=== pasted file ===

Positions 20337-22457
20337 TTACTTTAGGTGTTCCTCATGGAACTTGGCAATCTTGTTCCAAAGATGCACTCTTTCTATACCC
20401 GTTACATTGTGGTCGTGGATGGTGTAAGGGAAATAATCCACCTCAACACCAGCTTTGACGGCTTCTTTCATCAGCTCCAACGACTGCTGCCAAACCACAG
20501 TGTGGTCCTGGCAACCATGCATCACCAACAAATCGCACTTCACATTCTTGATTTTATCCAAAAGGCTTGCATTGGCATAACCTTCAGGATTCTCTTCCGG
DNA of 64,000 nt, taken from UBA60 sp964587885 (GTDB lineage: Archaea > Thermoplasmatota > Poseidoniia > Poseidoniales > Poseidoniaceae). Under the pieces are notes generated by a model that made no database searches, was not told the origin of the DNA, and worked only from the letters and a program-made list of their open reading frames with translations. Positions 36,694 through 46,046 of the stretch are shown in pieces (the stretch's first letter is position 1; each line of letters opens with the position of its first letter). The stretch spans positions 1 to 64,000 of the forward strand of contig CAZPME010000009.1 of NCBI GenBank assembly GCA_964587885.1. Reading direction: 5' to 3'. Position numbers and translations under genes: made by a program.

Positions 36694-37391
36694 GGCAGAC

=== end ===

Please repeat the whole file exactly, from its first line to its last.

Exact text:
Positions 20337-22457
20337 TTACTTTAGGTGTTCCTCATGGAACTTGGCAATCTTGTTCCAAAGATGCACTCTTTCTATACCC
20401 GTTACATTGTGGTCGTGGATGGTGTAAGGGAAATAATCCACCTCAACACCAGCTTTGACGGCTTCTTTCATCAGCTCCAACGACTGCTGCCAAACCACAG
20501 TGTGGTCCTGGCAACCATGCATCACCAACAAATCGCACTTCACATTCTTGATTTTATCCAAAAGGCTTGCATTGGCATAACCTTCAGGATTCTCTTCCGG
DNA of 64,000 nt, taken from UBA60 sp964587885 (GTDB lineage: Archaea > Thermoplasmatota > Poseidoniia > Poseidoniales > Poseidoniaceae). Under the pieces are notes generated by a model that made no database searches, was not told the origin of the DNA, and worked only from the letters and a program-made list of their open reading frames with translations. Positions 36,694 through 46,046 of the stretch are shown in pieces (the stretch's first letter is position 1; each line of letters opens with the position of its first letter). The stretch spans positions 1 to 64,000 of the forward strand of contig CAZPME010000009.1 of NCBI GenBank assembly GCA_964587885.1. Reading direction: 5' to 3'. Position numbers and translations under genes: made by a program.

Positions 36694-37391
36694 GGCAGAC